“Why Don’t You Just Take a Cab?” – Trigger Warning

I’m coming up on the one year anniversary of being groped three blocks from my home – and I’ve never really written about that experience publicly. Then I saw this article: And now I need to say something.

For the record – I see her assault as much more violent than my own, but groping is still sexual assault, and it’s still incredibly traumatizing.

I was walking home at 11pm on a Thursday. I’d been at a burlesque show, and for those who aren’t aware, I carry a white cane. I was carrying my camera on one shoulder, a purse on the other and had my phone out. I was getting a text message – and I tend to use my phone’s flashlight to get around in the dark – I was trying to navigate to the flashlight app…

That’s when someone grabbed my left breast. I turned and screamed to get the fuck away from me. He ran away, and then turned to look at me, assuming (correctly) that I would not chase after him. I then ran – from that spot, to my home. Sobbing. I can’t remember who I called, but i called someone (I think it was my mom) and I was freaking out. I got home, and my then fiance helped me calm down while we called 911.

The first thing you should realize is that while this is not my first brush with sexual assault, it is my first brush with letting the police in on it.

My determination? They aren’t very helpful. And while I encourage every woman to report any sexual assault they experience, whether it be a random groping, or a rape – I totally understand why people don’t want to deal with the cops.

First, the cops shined their flashlights into the windows of SOMEONE ELSE’S house. And then when they came into my home they were unhelpful.

The male cop asked me if I should drink my tea since clearly I was already upset and they wanted me to calm down. They continued to ask me questions about my blessedly brief, but very traumatic incident, and then came the line that pissed me off the most.
“You shouldn’t be walking out by yourself at night” The female cop said. “You should ask a friend to pick you up, or take a cab, or walk home with your friends.”

And they played the blind card. That maybe I wouldn’t have had this happen to me if I’d seen him. They were looking for a serial groper, and clearly I was of no help to them. They called me back to follow-up, but they had nothing, and they continued every time someone spoke with me, to chastise me for leading my life. The Lieutenant in charge specifically called to tell me that I needed to be “more careful” and that I should “always have someone with me” and shouldn’t “go out after dark”.

Everything they said to me – and everything they said to the woman who was assaulted – give markers that we are to blame for these incidents.

Both myself, and the young woman who was assaulted on the subway were treated as though our choices to use public transportation, or to be out in public, or for that matter – to just walk home – were the cause for our attacks.

Guess what? Calling the assaulter a “Gentleman” as the cops did in the article, is not okay. Asking a woman who is panicking if the guy is her boyfriend? Also not OK.

Society blames survivors of sexual assaults for what happens to them. We are told not to dress a certain way, walk a certain way, or get home  a certain way – when the truth is that the cops, and society, need to change to protect everyone.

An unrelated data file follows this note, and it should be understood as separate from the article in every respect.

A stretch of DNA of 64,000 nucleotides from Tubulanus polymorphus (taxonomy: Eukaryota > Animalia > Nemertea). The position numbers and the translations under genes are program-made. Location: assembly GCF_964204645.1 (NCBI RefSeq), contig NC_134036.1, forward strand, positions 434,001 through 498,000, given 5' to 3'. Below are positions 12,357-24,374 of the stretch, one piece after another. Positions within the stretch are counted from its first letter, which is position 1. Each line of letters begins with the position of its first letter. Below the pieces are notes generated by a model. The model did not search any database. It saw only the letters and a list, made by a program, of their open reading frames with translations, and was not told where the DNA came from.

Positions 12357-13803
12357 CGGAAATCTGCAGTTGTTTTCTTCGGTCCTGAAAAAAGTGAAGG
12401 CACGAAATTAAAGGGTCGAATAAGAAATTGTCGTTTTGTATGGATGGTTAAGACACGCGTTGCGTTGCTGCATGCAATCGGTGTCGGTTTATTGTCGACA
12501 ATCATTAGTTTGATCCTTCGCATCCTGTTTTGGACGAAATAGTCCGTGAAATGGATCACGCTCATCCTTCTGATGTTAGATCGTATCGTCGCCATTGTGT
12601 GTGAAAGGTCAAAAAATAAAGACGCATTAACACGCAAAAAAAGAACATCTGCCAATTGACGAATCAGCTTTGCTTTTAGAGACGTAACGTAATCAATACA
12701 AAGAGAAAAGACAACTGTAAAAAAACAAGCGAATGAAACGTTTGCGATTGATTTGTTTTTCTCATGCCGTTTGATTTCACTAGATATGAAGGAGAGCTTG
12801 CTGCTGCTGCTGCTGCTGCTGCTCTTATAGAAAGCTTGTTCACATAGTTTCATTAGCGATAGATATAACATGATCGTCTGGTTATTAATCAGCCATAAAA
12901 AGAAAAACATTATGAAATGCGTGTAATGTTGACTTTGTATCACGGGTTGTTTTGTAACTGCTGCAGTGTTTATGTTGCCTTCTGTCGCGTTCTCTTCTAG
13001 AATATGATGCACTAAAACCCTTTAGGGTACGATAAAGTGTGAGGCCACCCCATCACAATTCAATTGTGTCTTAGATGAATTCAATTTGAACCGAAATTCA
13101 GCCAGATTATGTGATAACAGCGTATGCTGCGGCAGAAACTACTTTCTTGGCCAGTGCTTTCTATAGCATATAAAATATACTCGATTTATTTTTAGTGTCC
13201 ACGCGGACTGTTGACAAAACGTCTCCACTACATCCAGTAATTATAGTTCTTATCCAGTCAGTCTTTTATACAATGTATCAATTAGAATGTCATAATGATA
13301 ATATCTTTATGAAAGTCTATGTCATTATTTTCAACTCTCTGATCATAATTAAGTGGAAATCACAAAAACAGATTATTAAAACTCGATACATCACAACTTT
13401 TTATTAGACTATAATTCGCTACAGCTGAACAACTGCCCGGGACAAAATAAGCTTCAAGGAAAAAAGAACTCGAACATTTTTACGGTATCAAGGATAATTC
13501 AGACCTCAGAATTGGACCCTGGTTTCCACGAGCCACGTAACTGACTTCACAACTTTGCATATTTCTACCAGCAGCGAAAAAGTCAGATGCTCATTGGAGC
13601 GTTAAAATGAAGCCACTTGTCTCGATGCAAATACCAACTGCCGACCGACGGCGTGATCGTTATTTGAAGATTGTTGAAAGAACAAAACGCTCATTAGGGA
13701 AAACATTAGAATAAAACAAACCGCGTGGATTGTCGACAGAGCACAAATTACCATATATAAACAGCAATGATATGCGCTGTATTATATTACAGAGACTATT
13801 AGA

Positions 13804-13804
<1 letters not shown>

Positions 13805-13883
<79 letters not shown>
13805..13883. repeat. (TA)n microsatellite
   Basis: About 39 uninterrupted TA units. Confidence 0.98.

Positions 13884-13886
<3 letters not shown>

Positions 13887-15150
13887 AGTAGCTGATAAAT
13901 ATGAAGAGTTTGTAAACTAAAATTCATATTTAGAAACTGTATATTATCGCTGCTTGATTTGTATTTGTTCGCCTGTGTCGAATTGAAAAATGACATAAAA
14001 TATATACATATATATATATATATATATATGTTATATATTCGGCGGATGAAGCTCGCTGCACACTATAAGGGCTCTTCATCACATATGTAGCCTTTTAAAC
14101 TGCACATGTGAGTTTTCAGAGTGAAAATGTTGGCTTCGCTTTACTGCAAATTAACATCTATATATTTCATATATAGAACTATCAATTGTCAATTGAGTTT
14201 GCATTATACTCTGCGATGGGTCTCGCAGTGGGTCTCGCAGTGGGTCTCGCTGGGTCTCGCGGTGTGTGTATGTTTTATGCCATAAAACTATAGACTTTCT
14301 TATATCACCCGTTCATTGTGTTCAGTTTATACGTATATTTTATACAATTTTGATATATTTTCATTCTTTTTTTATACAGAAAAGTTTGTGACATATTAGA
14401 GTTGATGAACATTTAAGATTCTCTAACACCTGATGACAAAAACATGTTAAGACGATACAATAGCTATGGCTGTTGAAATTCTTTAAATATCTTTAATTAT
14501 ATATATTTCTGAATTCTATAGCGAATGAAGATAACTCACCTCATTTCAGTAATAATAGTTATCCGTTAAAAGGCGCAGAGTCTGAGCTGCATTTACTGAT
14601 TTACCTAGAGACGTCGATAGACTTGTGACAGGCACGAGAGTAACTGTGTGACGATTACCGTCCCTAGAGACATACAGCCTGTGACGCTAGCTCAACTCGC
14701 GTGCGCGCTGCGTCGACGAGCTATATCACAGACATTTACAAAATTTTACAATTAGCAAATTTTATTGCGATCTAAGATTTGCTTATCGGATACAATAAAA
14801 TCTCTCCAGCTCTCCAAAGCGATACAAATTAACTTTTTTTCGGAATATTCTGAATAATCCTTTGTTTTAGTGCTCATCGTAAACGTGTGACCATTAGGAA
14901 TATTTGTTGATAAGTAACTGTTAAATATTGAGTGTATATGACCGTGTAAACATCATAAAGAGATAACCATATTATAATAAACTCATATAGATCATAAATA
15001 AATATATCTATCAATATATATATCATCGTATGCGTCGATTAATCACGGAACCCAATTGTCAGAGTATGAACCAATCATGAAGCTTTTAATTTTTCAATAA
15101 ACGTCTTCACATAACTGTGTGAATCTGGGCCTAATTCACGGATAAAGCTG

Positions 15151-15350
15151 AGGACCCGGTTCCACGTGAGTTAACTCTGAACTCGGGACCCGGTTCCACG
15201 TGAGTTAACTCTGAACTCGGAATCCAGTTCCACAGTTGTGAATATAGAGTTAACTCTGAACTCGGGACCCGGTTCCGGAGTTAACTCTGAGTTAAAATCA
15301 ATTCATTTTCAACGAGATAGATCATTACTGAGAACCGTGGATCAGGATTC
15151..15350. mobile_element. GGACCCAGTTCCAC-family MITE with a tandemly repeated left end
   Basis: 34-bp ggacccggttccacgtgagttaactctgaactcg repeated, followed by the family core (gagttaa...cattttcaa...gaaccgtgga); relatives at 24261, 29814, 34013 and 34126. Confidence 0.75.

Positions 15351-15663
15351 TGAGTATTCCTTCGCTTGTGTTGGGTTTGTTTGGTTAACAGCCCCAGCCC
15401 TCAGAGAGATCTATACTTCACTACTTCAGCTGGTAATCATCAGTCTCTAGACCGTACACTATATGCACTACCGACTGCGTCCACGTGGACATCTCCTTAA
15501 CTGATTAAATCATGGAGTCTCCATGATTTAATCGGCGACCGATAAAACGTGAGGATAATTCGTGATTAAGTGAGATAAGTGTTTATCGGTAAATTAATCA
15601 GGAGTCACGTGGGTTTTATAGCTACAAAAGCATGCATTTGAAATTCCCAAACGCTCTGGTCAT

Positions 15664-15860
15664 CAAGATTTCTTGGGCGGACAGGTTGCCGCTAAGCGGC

And no. It was not my fault.

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2 Comments

Filed under Feminism, War On Women

2 responses to ““Why Don’t You Just Take a Cab?” – Trigger Warning

  1. Theresa

    I fully admit that my run-ins with the law are limited to speeding tickets, traffic incidents, and that one time when I got caught shoplifting. On all of those occasions, I was treated with respect, even though I was usually in the wrong. And I have, thankfully, never been in a situation to report an assault against my person, sexual or otherwise.

    However, my take-away from this post, and the one that is linked, is a sense of unease- of dread, even. Never before have I been so uncertain of the response I would get from the police if I did need to report an incident. Living in Memphis, a city where the crime rate is three or more times the national average, would my case be handled professionally, or would I hear “What were you doing in that neighborhood, anyway?”

    As I said before, this is a situation and process of which I am mostly ignorant. However, I feel that the only thing worse than the pain and fear felt in the wake of a sexual assault is the realization that the police, whom we have been told since childhood are there to help and protect us, will not only do effectively nothing to catch the person who assaulted you, but will also compound your fear and pain with humiliation by placing the blame on the victim rather than where it belongs.

    If there is anything positive to be gained from such an outrageous situation as this one, it is to remind us that the police are not infallible, benevolent angels, they are human. They are men and women with many of the same deeply-ingrained biases and prejudices held by so many people in our country. This does not excuse the appalling, frustrating attitudes shown by these officers, but identifying the problem is the first step in fixing it, and I sincerely hope that one day I will be given cause to restore my faith in “America’s finest.”

  2. I am so sorry that this happened to you. I work with survivors of sexual assault and domestic violence. All too often I hear that they weren’t taken seriously when they tried to tell someone, whether it be the law, or their friends and family. And even though I hear stories like this on a daily basis they still make me angry. You are right, it is not your fault. That man, and men like him, are responsible for their own actions. Period.

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